Bonus weight in Towers B

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Re: Bonus weight in Towers B

Post by Balsa Man » December 14th, 2016, 4:52 am

Llamastwaimzjf wrote:Yes. And that is the fastest breaking point of my tower, I plan on using balsa . Would you recommend that?
Without more information, no way to guess why they're breaking, other than saying they're not strong enough. What size wood are you using (as in cross section dimension)> What density (as in weight of 36" sticks)? What interval are you bracing at? What's your tower weight, and what sort of load is it breaking at?
As already explained, there are three ways to make them stronger: 1) use higher density wood (of the same cross-section as you're using now, 2) brace them more (as in shorter braced interval- if you're bracing at 1/4 interval, go to bracing at 1/5, or 1/6 interval, 3) increase cross section.

I'm confused when you say you "plan on" using balsa. In another post you said you were using bass. As discussed in great length in various posts, 1/8" balsa looks like the way to get to the lightest tower (that will carry close to full load).

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Re: Bonus weight in Towers B

Post by Random Human » February 12th, 2017, 8:11 pm

Balsa Man wrote:
Llamastwaimzjf wrote:Yes. And that is the fastest breaking point of my tower, I plan on using balsa . Would you recommend that?
Without more information, no way to guess why they're breaking, other than saying they're not strong enough. What size wood are you using (as in cross section dimension)> What density (as in weight of 36" sticks)? What interval are you bracing at? What's your tower weight, and what sort of load is it breaking at?
As already explained, there are three ways to make them stronger: 1) use higher density wood (of the same cross-section as you're using now, 2) brace them more (as in shorter braced interval- if you're bracing at 1/4 interval, go to bracing at 1/5, or 1/6 interval, 3) increase cross section.

I'm confused when you say you "plan on" using balsa. In another post you said you were using bass. As discussed in great length in various posts, 1/8" balsa looks like the way to get to the lightest tower (that will carry close to full load).
Balsa Man, let's do some reanalysis on the bonus.
You claim the bonus can in fact lead to a higher score, I disagree.
Here are a few things to consider:
1. With the bonus, you are changing a square base from 16 cm, to 22, cm an 8 cm increase. -> more use in leg wood
2. Next, with the legs farther apart, more bracing wood is required, as well as stronger bracing wood
3. The more angled tower, leads to less strength among the legs itself.
4. all of these disadvantages are in exchange for 2000 grams extra to your score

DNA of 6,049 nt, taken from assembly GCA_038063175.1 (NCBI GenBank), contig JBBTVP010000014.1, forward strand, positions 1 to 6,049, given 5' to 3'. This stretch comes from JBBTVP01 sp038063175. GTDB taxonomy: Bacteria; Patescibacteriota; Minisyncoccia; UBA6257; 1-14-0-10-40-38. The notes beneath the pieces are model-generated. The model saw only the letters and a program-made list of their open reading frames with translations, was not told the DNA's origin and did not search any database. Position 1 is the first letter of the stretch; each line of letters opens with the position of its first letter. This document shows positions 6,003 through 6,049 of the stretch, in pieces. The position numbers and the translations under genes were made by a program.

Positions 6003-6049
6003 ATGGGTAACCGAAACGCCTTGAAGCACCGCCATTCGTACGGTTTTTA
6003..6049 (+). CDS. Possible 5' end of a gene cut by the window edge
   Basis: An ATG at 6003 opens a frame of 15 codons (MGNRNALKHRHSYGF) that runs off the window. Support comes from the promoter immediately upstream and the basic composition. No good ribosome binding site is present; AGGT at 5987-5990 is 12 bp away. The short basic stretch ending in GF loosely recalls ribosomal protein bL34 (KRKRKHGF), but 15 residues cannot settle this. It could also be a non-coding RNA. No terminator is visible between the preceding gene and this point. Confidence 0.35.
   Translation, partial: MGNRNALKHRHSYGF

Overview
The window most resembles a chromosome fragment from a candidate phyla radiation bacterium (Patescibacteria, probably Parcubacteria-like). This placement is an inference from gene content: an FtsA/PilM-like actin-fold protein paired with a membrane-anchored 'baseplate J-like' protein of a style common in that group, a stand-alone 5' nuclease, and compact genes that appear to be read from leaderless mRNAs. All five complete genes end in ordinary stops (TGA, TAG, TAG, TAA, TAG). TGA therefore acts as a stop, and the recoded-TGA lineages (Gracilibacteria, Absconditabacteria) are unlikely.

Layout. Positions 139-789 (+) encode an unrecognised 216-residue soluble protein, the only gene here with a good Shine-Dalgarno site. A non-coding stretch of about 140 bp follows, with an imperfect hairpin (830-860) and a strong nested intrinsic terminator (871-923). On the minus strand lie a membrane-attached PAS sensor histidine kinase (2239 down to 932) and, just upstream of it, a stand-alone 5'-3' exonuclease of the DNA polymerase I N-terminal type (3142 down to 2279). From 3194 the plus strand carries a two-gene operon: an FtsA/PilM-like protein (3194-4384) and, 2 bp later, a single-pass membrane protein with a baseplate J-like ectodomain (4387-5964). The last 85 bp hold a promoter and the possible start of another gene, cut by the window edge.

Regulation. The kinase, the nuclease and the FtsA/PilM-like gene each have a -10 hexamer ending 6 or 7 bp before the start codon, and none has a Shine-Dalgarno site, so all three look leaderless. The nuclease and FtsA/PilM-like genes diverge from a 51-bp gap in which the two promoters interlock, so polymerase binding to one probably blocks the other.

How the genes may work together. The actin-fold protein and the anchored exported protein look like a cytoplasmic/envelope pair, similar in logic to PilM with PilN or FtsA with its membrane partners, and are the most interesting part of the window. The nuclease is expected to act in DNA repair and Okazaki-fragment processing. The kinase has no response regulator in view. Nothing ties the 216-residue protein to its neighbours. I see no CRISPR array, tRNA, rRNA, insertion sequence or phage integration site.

5. If you are just going for a 2000 scoring tower, you would have to be at 8.5 with the bonus, 7.5 without, to make all these changes (steps 1, 2, 3) you would need according to my calculations more than a gram to make it work (hold all)
These are my insights and my ideas, no means to argue
What are your thoughts?
Thanks for insights
Random Human - Proud (former) Science Olympian. 2015-2017
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Re: Bonus weight in Towers B

Post by BuildingFriend » February 12th, 2017, 8:19 pm

Random Human wrote:
Balsa Man wrote:
Llamastwaimzjf wrote:Yes. And that is the fastest breaking point of my tower, I plan on using balsa . Would you recommend that?
Without more information, no way to guess why they're breaking, other than saying they're not strong enough. What size wood are you using (as in cross section dimension)> What density (as in weight of 36" sticks)? What interval are you bracing at? What's your tower weight, and what sort of load is it breaking at?
As already explained, there are three ways to make them stronger: 1) use higher density wood (of the same cross-section as you're using now, 2) brace them more (as in shorter braced interval- if you're bracing at 1/4 interval, go to bracing at 1/5, or 1/6 interval, 3) increase cross section.

I'm confused when you say you "plan on" using balsa. In another post you said you were using bass. As discussed in great length in various posts, 1/8" balsa looks like the way to get to the lightest tower (that will carry close to full load).
Balsa Man, let's do some reanalysis on the bonus.
You claim the bonus can in fact lead to a higher score, I disagree.
Here are a few things to consider:
1. With the bonus, you are changing a square base from 16 cm, to 22, cm an 8 cm increase. -> more use in leg wood
2. Next, with the legs farther apart, more bracing wood is required, as well as stronger bracing wood
3. The more angled tower, leads to less strength among the legs itself.
4. all of these disadvantages are in exchange for 2000 grams extra to your score
5. If you are just going for a 2000 scoring tower, you would have to be at 8.5 with the bonus, 7.5 without, to make all these changes (steps 1, 2, 3) you would need according to my calculations more than a gram to make it work (hold all)
These are my insights and my ideas, no means to argue
What are your thoughts?
Thanks for insights